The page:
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JFK secret tapes released

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Kennedy kept the recordings a secret from his top aides. He made the last one two days before his death.

Kennedy library archivist Maura Porter said Monday that JFK may have been saving them for a memoir or possibly started them because he was bothered when the military later gave a different overview of a discussion with him about the Bay of Pigs.

The latest batch of recordings captured meetings from the last three months of Kennedy's administration.

In a conversation with political advisers about young voters, Kennedy asks, "What is it we have to sell them?"

"We hope we have to sell them prosperity, but for the average guy the prosperity is nil," he says. "He's not unprosperous, but he's not very prosperous. ... And the people who really are well off hate our guts."

Kennedy talks about a disconnect between the political machine and voters.

"We've got so mechanical an operation here in Washington that it doesn't have much identity where these people are concerned," he says.

On another recording, Kennedy questions conflicting reports military and diplomatic advisers bring back from Vietnam, asking the two men: "You both went to the same country?"

He also talks about trying to create films for the 1964 Democratic Convention in color instead of black and white.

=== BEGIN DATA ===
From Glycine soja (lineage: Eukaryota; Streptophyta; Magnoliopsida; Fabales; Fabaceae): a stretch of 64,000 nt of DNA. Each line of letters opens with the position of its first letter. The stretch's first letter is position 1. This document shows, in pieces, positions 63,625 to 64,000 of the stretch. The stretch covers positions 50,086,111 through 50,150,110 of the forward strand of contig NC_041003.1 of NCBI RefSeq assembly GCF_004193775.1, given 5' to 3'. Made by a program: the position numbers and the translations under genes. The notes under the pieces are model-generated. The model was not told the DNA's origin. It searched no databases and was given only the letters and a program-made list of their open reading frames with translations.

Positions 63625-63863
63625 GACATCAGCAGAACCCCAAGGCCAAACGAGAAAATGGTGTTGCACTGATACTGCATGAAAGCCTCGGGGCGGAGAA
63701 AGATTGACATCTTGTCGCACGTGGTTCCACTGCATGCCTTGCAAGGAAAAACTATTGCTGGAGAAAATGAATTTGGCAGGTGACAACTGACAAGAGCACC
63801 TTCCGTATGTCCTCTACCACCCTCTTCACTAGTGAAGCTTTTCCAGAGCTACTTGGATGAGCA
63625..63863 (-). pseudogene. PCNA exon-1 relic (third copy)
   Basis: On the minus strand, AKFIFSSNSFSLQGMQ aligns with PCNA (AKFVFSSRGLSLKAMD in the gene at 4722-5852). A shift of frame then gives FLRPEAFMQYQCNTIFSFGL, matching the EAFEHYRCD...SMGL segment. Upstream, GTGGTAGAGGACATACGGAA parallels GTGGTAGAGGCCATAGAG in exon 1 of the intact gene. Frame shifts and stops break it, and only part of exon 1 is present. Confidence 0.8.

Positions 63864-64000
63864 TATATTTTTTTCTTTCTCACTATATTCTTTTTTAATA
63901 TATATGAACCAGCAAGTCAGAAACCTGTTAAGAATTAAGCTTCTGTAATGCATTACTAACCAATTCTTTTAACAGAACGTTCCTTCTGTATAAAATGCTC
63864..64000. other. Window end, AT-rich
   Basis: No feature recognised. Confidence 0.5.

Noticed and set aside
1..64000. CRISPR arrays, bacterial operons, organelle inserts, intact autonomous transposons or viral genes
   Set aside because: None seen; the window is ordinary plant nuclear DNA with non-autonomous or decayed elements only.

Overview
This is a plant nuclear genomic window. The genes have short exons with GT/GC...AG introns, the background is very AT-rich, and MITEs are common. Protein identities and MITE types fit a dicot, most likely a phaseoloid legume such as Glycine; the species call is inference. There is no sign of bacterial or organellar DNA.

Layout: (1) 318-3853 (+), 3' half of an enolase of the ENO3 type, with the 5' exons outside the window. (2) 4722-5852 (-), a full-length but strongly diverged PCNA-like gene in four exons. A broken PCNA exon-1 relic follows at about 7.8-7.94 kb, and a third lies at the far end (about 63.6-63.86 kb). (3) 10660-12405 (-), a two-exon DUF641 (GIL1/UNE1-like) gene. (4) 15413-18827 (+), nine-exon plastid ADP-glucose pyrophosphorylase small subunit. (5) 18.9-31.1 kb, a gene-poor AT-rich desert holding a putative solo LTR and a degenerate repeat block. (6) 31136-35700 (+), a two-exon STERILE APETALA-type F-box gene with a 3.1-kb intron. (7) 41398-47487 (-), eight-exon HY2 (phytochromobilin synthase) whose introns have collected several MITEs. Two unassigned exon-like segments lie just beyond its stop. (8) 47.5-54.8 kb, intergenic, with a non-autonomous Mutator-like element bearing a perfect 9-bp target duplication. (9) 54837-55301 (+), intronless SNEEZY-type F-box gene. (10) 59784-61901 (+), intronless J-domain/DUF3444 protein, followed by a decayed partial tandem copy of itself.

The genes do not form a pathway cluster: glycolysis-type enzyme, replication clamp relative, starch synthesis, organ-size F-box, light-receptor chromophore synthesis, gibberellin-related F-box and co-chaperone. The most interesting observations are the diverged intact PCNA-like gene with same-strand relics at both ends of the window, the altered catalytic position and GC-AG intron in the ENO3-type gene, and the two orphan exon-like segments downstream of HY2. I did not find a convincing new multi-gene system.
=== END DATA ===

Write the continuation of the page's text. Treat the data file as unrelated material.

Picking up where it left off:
"The color is so damn good," he says. "If you do it right."

Porter said the public first heard about the existence of the Kennedy recordings during the Watergate hearings.

In 1983, JFK Library and Museum officials started reviewing tapes without classified materials and releasing recordings to the public.

Porter said officials were able to go through all the recordings by 1993, working with government agencies when it came to national security issues and what they could make public.

In all, she said, the JFK Library and Museum has put out about 40 recordings. She said officials excised about 5 to 10 minutes of this last group of recordings due to family discussions and about 30 minutes because of national security concerns.

Porter has supervised the declassification of these White House tapes since 2001, and she said people will have a much better sense of the kind of leader JFK was after hearing them.

While some go along with meeting minutes that also are public, she said, listening to JFK's voice makes his personality come alive.

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